If you want to get a better idea of how immigration enforcement works — and doesn’t — meet Roxana Hernandez.
Hernandez, 24, lives in Miami-Dade County with her three kids. Originally from Guatemala, she fled persecution and came to the United States. She has no papers; depending on your ideological bent, she’s either “undocumented” or “illegal.”
Regardless, she led a peaceful life in South Florida. That began to change last April, when she was ticketed for speeding and driving without a license on Interstate 95 in western Martin County.
Two months later she returned to Martin County, figuring she would pay the fines. Instead, she was arrested and sent to jail.
Then, U.S. Immigration and Customs Enforcement picked her up and transferred her to an ICE detention center in Pompano Beach, where she remained until late August before she was finally allowed out on bond.
During her incarceration, her kids stayed with their paternal grandparents and were allowed to see her once a week for 60 to 90 minutes.
“Family separation is not just happening at the border,” said her attorney, Jonathan Urrutia of the Legal Aid Service of Broward County.
And, at first glance, it all seems like yet another inhumane example of how immigration policy works in the age of Donald Trump. But this case is a little too complex to be boiled down to some partisan morality tale.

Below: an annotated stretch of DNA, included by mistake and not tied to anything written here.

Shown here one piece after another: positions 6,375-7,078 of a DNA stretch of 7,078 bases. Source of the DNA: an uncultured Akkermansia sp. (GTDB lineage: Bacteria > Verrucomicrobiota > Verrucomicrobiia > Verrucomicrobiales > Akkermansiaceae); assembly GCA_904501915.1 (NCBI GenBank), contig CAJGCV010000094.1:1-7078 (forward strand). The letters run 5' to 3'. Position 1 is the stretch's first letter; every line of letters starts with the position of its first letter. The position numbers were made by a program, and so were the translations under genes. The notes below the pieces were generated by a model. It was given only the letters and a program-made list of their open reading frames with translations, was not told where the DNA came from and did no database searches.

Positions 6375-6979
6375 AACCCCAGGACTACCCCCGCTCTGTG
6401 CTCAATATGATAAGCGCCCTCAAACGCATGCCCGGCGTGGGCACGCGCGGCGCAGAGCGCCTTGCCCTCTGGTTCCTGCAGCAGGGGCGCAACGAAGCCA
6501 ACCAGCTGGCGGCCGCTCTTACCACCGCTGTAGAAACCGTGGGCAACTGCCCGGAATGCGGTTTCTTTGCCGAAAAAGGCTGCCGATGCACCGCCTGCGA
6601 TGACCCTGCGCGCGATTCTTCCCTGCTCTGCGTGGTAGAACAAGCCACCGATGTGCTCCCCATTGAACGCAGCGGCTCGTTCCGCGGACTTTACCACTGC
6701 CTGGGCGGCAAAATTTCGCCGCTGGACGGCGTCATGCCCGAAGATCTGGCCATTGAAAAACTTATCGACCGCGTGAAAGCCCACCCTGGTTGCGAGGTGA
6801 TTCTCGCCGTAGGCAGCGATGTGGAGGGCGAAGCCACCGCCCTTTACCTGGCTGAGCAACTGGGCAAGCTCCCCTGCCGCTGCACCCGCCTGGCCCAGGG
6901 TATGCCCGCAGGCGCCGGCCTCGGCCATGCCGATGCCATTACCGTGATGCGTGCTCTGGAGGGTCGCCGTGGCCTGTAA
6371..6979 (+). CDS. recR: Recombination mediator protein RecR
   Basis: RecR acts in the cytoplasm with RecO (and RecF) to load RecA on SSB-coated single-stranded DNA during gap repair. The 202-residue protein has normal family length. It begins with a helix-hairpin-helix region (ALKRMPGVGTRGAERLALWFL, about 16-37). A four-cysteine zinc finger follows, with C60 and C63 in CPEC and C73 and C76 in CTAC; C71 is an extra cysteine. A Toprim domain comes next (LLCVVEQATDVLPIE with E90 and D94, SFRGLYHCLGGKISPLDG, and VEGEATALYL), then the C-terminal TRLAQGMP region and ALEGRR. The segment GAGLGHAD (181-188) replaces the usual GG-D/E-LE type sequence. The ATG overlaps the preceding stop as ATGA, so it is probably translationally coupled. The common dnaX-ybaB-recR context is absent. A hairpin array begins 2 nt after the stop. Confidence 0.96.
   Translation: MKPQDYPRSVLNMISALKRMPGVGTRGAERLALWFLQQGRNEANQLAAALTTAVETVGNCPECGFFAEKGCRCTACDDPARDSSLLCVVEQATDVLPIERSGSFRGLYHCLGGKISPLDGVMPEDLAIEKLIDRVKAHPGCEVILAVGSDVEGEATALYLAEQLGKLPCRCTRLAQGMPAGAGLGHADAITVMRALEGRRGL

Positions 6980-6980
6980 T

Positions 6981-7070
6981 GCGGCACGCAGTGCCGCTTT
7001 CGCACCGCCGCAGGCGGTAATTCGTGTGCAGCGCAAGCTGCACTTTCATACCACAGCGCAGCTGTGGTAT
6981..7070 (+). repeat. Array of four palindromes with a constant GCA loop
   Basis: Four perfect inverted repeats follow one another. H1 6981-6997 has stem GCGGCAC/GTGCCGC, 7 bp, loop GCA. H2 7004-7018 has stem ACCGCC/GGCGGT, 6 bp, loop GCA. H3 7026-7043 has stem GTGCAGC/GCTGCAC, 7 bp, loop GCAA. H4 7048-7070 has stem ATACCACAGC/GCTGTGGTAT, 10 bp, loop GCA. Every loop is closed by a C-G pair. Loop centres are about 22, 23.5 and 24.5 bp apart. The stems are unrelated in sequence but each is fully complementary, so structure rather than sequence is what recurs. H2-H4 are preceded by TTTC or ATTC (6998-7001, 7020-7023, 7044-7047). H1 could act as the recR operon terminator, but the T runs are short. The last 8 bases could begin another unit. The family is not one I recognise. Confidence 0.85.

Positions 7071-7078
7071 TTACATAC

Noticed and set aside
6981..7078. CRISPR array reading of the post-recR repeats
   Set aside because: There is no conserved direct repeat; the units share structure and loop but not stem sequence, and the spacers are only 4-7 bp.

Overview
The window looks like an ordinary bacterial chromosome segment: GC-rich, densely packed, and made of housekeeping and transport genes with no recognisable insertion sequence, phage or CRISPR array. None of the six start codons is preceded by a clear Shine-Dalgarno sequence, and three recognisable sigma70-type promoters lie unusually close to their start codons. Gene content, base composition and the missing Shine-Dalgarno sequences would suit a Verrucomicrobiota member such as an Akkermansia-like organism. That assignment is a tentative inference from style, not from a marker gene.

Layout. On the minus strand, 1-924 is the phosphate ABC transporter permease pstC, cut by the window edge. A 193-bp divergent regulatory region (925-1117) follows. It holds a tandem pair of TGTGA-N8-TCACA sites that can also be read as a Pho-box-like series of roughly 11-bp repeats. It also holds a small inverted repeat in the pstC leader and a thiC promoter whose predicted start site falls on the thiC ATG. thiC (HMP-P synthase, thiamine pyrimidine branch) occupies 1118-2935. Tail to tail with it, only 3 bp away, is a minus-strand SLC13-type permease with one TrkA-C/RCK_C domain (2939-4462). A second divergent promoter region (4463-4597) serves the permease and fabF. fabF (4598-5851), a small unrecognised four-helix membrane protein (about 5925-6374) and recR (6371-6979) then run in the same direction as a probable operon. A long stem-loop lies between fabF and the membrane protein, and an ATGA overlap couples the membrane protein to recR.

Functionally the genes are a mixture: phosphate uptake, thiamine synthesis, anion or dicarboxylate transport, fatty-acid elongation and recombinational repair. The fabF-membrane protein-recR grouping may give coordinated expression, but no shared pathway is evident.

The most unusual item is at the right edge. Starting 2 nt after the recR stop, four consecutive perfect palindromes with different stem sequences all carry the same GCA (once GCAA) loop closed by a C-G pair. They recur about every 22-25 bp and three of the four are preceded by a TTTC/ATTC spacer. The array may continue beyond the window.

Maybe, just like the issue of immigration itself.
Here’s the backstory: On April 17, documents show Hernandez was ticketed by the Florida Highway Patrol. She was ordered to appear before Martin County Judge Darren Steele on May 24.
According to court documents, she never showed up — and a bench warrant was issued for her arrest.
Hernandez did return to pay her fines on June 21. Authorities discovered the warrant and arrested her.
“We didn’t scoop her up because she was here to pay a ticket,” said Martin County Sheriff William Snyder. “She came in to pay the ticket perhaps not knowing she had the warrant.”
As is the case with everyone who is arrested, she was asked to fill out a questionnaire which, among other things, asked about immigration status.
“If someone self-reports they are a citizen of an
By Gil Smart for TC PALM
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